Two University of Illinois at Chicago students will spend this summer in India and Oman, respectively, while engaged in intensive foreign language studies supported by the U.S. State Department’s Critical Languages Scholarship.
The competitive award will place Neharika Akkoor, of Aurora, Ill., and Bridget Hansen, of McHenry, Ill., in a fully funded 10-week language program with cultural enrichment experiences.
The scholarships are part of the National Security Language Initiative, a U.S. government interagency effort to increase the number of Americans mastering critical-need languages. Recipients are expected to continue their language study beyond the scholarship and apply their language skills in their professional careers.
Neharika Akkoor. Click image to download
Akkoor, a junior in the UIC Honors College majoring in philosophy, will study beginning Hindi at the American Institute of Indian Studies in Jaipur, India.
She believes Hindi will be useful when interacting with Indian patients during her medical career and in future volunteer work in India.
“It will be easier communicating with them, especially the elderly, who feel more comfortable communicating in their native language,” said Akkoor, who is fluent in three languages.
Akkoor plans to pursue international grants that would provide study abroad opportunities after she earns her bachelor’s degree in May 2015. Under UIC’s Guaranteed Professional Program Admissions in medicine, she will later return to UIC for medical school.
Akkoor has participated in Alternative Spring Break, a student-led service program that sends UIC students to volunteer sites across the country during winter and spring breaks. She says becoming a physician suits her personal and professional interests.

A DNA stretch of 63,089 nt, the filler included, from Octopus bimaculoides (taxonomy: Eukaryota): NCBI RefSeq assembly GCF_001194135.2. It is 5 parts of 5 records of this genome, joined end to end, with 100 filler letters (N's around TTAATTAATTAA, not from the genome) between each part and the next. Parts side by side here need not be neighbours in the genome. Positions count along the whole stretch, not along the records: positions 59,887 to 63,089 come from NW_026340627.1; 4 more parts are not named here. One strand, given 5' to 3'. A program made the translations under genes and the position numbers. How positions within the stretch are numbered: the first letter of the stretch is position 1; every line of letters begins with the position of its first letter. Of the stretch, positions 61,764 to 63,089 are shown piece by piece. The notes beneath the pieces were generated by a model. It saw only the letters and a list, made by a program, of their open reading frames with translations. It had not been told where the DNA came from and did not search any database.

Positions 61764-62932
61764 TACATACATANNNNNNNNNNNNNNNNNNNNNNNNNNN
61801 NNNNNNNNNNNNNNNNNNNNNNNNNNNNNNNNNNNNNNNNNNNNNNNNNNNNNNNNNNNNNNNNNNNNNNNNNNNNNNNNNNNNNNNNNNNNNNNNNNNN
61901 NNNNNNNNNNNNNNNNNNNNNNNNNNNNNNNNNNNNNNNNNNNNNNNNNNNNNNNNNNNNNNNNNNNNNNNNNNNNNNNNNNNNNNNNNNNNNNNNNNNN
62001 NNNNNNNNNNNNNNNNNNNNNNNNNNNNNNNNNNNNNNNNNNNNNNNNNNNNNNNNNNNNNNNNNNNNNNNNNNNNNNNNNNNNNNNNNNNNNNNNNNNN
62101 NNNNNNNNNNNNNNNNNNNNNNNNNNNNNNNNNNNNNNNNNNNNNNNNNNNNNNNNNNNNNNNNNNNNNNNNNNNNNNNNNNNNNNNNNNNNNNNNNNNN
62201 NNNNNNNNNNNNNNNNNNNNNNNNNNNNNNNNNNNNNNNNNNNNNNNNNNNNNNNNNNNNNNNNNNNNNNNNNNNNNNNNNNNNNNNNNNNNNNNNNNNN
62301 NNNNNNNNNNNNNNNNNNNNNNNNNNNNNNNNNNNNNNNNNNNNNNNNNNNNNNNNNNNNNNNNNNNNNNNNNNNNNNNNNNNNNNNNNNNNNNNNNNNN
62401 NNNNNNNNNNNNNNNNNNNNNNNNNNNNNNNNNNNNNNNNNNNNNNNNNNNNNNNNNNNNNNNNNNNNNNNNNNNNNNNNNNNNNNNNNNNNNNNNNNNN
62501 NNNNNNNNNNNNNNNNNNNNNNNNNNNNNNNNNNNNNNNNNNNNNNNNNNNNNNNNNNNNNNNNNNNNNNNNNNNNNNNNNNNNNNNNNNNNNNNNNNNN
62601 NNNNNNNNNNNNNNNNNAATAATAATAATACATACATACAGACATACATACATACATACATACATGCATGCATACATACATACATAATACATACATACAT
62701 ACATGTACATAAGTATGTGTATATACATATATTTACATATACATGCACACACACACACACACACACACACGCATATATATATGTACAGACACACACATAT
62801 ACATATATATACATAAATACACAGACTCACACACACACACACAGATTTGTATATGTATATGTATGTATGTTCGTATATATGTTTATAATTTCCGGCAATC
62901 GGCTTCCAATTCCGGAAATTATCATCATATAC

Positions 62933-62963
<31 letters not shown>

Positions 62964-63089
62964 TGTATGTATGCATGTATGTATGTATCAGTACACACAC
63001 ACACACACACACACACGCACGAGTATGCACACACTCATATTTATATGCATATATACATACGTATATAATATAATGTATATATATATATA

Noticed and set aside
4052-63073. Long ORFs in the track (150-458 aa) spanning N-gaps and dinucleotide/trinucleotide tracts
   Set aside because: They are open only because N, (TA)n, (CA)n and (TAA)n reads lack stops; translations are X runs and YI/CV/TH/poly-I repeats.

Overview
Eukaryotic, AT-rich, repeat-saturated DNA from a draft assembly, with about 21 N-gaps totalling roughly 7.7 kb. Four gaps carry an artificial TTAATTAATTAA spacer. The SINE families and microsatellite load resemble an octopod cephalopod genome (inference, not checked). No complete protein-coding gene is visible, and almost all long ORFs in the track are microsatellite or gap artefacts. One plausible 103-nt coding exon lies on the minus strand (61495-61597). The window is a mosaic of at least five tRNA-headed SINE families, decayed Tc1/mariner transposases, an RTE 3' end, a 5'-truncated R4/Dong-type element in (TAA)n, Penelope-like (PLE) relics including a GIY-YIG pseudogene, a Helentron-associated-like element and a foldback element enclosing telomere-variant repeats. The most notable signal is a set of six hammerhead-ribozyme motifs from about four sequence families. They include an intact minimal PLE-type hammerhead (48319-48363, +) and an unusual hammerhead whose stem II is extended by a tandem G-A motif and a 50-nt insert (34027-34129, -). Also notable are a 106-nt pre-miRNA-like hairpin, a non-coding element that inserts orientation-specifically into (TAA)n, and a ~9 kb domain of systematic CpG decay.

“It’s a combination of science and service,” she said. “I don’t think any other career really combines the two of those as much as medicine does.”
Akkoor is a 2011 graduate of Oswego East High School.
Bridget Hansen. Click image to download. Photo: Renee Ronzone
Hansen, a UIC Honors College junior majoring in anthropology and history, will study advanced beginning Arabic in Nizwa, Oman, through a program administered by AMIDEAST, an American nonprofit educational training and development organization.
Hansen enjoys exploring challenging languages and unfamiliar subjects. Since transferring to UIC in spring 2013, she has studied Arabic and the art and archaeology of the ancient Near East, in addition to conducting a domestic research project about a Hittite archaeological site in north central Turkey.
“All anthropologists are originally fascinated by the concept of the ‘other’ — people and cultures who are drastically different — but are ultimately driven by a deep sense of love and an innate need for knowledge and understanding,” she said. “I believe that anthropology is the best way in which we can understand others, and the Arab world in particular is very misunderstood in American society.”
Before pursuing graduate studies and a career in anthropology, Hansen plans to seek post-graduate opportunities with the Peace Corps and Fulbright scholar program.
“Our consumer and entrepreneurial culture stresses individualism and competition, but I’ve always felt it was important to be connected to people,” Hansen said. “Without deep connection and love, we will not survive as a species, and this starts by helping others and being compassionate.”
Hansen, a 2007 McHenry East High School graduate, was recently awarded an Honors College tuition waiver and the department of anthropology’s Nasrin Mahani Scholarship. She is also a University Student Ambassador.
UIC ranks among the nation’s leading research universities and is Chicago’s largest university with 27,500 students, 12,000 faculty and staff, 15 colleges and the state’s major public medical center. A hallmark of the campus is the Great Cities Commitment, through which UIC faculty, students and staff engage with community, corporate, foundation and government partners to improve the quality of life in metropolitan areas around the world.